This College formerly consisted principally of the old Court and Chapel; the latter built in 1578, at the expence of Sir Nicholas Bacon, Lord Keeper in the reign of Elizabeth, and father of the illustrious statesman and philosopher of that name. quadrangle, lodge, and chapel were designed by William Wilkins, Esq. M.A. of Caius College, funds having accumulated, for the purpose of their erection, from the munificent bequests of Archbishop Herring, and Bishops Mawson and Greene, formerly Masters of the College. The first stone of the new buildings was laid by the Right Hon. the Earl of Hardwicke, K.G., High Steward of the University, on the 2nd of July, 1823.

The grand west front faces Trumpington-street, and has a very imposing appearance, being 222 feet in length, and presenting a noble elevation of three

The new


stories. In the centre is a superb entrance gateway, flanked by lofty towers ; on each side are noble apartments, and the northern and southern tremities are finished with projecting windows most elaborately wrought, and terminated by towers to correspond with those at the portal. The whole exterior is built with Ketton stone, and is richly ornamented with niches and other chaste devices. Passing under the gateway, the spacious quadrangle, 158 feet long by 129 feet broad, attracts our attention. It contains the Chapel and Library, the Hall and Master's Lodge, and 47 sets of apartments for the Fellows and Students.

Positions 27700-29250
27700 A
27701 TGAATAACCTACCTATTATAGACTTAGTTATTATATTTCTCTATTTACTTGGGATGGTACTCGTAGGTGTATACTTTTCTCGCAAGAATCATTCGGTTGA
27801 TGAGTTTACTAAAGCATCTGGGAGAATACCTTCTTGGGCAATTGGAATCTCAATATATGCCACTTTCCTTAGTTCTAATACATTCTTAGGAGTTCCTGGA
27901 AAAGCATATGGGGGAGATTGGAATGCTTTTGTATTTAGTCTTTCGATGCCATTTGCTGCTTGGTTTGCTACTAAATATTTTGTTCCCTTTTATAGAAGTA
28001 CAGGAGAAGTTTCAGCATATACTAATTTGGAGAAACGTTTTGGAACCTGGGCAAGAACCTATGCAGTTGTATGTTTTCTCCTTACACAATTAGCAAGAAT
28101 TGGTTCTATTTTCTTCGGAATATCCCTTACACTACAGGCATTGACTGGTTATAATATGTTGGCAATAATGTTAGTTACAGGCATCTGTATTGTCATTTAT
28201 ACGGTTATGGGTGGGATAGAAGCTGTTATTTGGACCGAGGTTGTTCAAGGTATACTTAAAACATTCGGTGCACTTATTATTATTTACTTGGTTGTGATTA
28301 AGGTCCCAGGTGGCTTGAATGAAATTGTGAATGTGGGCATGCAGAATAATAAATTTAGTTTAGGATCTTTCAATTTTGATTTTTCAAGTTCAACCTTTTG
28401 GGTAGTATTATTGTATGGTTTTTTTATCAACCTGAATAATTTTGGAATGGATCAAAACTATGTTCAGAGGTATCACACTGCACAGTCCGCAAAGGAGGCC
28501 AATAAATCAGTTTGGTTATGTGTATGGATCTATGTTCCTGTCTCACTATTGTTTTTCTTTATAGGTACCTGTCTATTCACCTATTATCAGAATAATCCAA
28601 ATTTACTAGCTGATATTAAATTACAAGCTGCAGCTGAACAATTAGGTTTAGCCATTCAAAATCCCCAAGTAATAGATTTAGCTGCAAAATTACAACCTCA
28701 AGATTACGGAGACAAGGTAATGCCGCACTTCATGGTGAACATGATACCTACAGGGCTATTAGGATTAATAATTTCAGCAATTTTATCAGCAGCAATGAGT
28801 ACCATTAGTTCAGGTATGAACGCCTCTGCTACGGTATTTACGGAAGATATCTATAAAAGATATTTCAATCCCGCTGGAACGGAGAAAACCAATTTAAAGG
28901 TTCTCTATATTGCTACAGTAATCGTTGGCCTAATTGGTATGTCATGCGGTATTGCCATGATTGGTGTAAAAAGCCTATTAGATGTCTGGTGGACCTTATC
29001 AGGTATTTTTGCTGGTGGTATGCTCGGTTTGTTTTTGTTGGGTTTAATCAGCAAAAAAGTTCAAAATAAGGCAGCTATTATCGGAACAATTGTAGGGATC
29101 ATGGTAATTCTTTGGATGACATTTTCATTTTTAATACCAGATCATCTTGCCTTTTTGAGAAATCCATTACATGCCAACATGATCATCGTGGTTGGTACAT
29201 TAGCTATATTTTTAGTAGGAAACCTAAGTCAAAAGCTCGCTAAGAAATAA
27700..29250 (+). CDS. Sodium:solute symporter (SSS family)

The Chapel, which occupies the centre of the east side of this grand Court, is an elegant structure, in the ecclesiastical style of architecture. The turrets are highly ornamented with tracery, and terminated by spires and finials of exquisite workmanship, in imitation of the two main turrets at the west end of Winchester Cathedral. The western doorway is remarkably handsome: the deep recess of the reveal, and the perforated parapet above it, produce a richness of effect which renders it the principal object of attraction in the quadrangle. The roof is vaulted with groins in several compartments, and the great window over the altar is glazed with some ancient stained glass of brilliant colours, which was purchased by the College, at a great expense, of the late Mr. Hampp, a Dutch merchant residing at Norwich, who collected it in the course of his

travels on the continent. In this window are represented the Holy Family and the Nativity. Over the Communion-table is a painting of the Holy Family, by Elizabeth Sarrani, the gift of Lord Godolphin. In the next window, on the south side, are represented the death and assumption of the Blessed Virgin; together with heads of St. Joseph and two other Saints. This window was given by Mr. Wilkins, the architect. The window opposite represents the scourging of Christ; below are Saints Paul, Peter, and Catharine. Over the west door of the Chapel are painted on glass, the Blessed Virgin and Child, and the four Evangelists. This window was contributed by various members of the College, in 1831. The dimensions of the chapel are 75 feet long (including the ante-chapel), 25 feet wide, and 33 feet high.

The right wing forms a part of the Master's Lodge, and is a spacious and handsome residence. It has the principal front towards the south, in a walled garden of some extent. The left wing is divided into Fellows' and Students' rooms.

The Library occupies the south side of the Court, and is an elegant room, 87 feet long, 22 wide, and 25 high, fitted up with bookcases of carved oak, and a handsome gothic screen to separate the collection of manuscripts from the remainder of the Library. The windows are very grand and lofty. The transoms are highly ornamented with cusps and battlements. The labels over the windows are